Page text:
Swimming water refers to both natural water at beaches and the water in swimming pools. Legislation specifies quality standards that swimming water must meet so as not to cause health hazards for users. The municipal health protection authorities monitor water quality, but the operators must also monitor it regularly. Operators are ultimately responsible for ensuring that their operations are safe for health.
Public beaches, spas, swimming pools and outdoor swimming pools must be reported to the municipal health protection authority before they commence operations. The authority can thus monitor the hygiene of these facilities and especially the quality of swimming water. Monitoring other safety aspects of the operations is the responsibility of the Finnish Safety and Chemicals Agency (Tukes).
Laboratory tests related to the official monitoring of the quality of swimming water are performed at laboratories approved by the Finnish Food Authority, using approved test methods. Users must be notified of the water quality results on a notice board, for example.
Public beaches are classified based on visitor numbers at public beaches and small public beaches. Legislation requires that the quality of swimming water at these beaches is monitored in the summer. Legislation can also be applied outside the swimming season during the winter swimming season, for example.
Public beaches are “EU beaches”, where a significant number of swimmers is expected. The quality of swimming water at these beaches in the summer is reported to the EU. Based on the reported results, the European Environment Agency publishes the quality information for the public beaches within the EU on a map which shows the data of each beach . The water quality at EU beaches is classified in quality categories based on the presence of intestinal enterococci bacteria and the Escherichia coli (E.coli) bacteria, describing faecal contamination in four test results during the summer swimming season. Swimming water categories are excellent, good, sufficient or poor.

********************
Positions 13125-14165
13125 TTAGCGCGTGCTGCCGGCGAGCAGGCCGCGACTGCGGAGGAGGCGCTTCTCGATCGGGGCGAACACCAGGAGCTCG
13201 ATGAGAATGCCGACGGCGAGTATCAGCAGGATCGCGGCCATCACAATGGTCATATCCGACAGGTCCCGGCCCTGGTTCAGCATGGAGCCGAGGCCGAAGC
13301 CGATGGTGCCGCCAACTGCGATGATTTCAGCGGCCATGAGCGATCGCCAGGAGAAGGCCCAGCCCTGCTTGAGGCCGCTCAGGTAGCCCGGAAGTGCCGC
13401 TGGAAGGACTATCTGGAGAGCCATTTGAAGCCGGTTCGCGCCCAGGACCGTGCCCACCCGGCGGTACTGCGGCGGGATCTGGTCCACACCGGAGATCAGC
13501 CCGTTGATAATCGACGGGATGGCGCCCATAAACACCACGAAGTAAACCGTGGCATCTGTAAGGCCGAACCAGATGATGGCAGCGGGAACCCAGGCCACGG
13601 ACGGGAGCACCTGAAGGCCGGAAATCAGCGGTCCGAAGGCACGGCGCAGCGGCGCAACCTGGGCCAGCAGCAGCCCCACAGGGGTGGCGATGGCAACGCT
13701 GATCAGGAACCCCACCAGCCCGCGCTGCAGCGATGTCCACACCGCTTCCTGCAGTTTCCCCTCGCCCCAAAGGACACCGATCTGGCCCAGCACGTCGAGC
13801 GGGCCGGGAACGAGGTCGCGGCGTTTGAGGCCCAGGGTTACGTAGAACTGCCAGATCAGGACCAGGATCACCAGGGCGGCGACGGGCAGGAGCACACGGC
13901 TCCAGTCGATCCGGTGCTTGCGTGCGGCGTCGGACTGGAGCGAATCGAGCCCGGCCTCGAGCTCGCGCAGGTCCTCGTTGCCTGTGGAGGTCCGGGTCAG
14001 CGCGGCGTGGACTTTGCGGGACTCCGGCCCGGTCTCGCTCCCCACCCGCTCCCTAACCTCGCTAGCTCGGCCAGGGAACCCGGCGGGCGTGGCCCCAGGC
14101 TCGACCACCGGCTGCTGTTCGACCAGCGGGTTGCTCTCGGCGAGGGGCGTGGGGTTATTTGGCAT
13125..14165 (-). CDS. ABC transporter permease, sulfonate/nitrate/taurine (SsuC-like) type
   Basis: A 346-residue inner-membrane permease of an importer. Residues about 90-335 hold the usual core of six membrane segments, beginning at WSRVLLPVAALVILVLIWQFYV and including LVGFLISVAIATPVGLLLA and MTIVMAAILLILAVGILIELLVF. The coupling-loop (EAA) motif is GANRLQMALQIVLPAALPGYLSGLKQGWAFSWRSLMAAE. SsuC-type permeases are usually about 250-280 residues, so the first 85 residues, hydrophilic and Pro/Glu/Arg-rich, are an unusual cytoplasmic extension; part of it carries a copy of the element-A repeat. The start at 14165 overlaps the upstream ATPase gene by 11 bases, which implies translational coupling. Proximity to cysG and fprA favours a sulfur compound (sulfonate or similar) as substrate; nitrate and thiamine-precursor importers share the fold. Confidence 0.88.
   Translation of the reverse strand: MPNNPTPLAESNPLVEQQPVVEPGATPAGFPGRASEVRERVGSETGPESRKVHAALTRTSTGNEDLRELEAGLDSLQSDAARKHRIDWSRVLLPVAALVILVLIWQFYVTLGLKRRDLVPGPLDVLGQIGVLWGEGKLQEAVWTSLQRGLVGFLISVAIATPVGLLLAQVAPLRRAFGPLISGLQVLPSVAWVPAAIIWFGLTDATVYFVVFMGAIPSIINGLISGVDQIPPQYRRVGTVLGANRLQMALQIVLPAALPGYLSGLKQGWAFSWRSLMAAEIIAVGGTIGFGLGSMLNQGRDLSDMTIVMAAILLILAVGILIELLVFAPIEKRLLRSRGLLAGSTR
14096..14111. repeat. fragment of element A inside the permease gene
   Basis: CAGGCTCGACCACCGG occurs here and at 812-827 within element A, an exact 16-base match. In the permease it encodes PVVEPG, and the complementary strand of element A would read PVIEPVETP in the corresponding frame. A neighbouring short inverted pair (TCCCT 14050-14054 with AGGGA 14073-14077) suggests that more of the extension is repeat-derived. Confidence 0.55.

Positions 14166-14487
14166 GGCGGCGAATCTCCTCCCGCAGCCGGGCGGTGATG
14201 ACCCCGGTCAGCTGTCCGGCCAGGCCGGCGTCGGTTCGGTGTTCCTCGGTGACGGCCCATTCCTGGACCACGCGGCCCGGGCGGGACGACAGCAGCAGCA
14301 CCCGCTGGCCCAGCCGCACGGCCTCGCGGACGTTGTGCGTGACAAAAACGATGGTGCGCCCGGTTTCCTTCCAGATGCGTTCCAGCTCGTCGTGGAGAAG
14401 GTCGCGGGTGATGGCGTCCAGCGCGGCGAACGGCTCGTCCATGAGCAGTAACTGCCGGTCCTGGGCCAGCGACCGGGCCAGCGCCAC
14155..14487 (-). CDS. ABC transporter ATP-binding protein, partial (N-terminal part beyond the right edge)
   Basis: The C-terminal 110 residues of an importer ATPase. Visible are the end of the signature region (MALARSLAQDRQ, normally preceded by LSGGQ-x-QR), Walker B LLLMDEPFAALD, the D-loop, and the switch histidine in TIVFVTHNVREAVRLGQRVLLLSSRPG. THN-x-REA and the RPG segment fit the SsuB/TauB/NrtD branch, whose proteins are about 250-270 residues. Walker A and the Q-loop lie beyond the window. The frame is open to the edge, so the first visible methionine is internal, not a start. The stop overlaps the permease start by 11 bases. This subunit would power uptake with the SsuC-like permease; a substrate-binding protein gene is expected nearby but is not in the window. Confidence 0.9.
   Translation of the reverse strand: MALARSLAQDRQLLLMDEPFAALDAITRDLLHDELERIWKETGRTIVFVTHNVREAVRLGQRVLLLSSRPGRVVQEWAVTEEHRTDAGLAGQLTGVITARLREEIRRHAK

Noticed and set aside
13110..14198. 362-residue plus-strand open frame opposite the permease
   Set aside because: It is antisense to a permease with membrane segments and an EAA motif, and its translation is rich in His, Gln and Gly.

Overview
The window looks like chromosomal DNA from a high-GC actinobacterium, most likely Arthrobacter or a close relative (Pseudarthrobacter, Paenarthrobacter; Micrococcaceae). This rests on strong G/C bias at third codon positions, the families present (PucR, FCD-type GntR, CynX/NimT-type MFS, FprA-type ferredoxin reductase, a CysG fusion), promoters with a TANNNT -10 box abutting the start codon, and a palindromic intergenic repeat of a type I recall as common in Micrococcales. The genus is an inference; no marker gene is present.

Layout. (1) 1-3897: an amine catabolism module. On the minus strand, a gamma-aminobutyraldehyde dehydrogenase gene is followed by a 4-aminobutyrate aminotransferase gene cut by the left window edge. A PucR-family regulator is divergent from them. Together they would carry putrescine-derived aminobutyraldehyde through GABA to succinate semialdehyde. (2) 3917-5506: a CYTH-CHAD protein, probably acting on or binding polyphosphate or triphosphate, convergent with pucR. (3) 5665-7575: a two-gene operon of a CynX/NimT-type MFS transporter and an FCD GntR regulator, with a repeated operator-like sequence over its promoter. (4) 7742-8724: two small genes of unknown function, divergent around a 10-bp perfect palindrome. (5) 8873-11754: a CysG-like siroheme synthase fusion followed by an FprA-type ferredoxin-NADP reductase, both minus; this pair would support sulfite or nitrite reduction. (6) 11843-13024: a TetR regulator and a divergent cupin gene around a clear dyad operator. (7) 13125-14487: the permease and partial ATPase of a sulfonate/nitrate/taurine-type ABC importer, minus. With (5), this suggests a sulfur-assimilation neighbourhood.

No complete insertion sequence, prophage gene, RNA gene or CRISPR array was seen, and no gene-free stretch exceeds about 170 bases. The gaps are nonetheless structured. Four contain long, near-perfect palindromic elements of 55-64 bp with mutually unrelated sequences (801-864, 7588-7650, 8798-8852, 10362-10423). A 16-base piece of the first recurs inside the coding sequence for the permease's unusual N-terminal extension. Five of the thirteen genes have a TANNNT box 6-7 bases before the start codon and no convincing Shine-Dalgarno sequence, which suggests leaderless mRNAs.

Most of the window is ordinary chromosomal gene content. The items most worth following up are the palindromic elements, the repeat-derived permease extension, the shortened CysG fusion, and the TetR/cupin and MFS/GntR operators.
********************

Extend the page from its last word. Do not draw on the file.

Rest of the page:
Swimming pool water
The quality of swimming pool water in spas, swimming pools and other public pools must meet statutory requirements. Swimming pool water must not contain microorganisms, parasites or any other harmful substances in such quantities that they could pose a risk to human health. If the quality of swimming pool water does not meet the requirements set for it, the cause must be determined and the issue fixed immediately.
In addition to monitoring the quality of swimming water, the municipal health protection authority monitors swimming pools, spas, and outdoor pools by performing regular inspections. The operator of these facilities prepares a monitoring investigation plan in cooperation with the authority, taking into account the facility’s special features. Monitoring other public swimming pools focuses on monitoring water quality.
People working at swimming pools, spas and other similar facilities who could affect the quality of swimming pool water in their work must have a valid water work card. Read more on the Water work card page.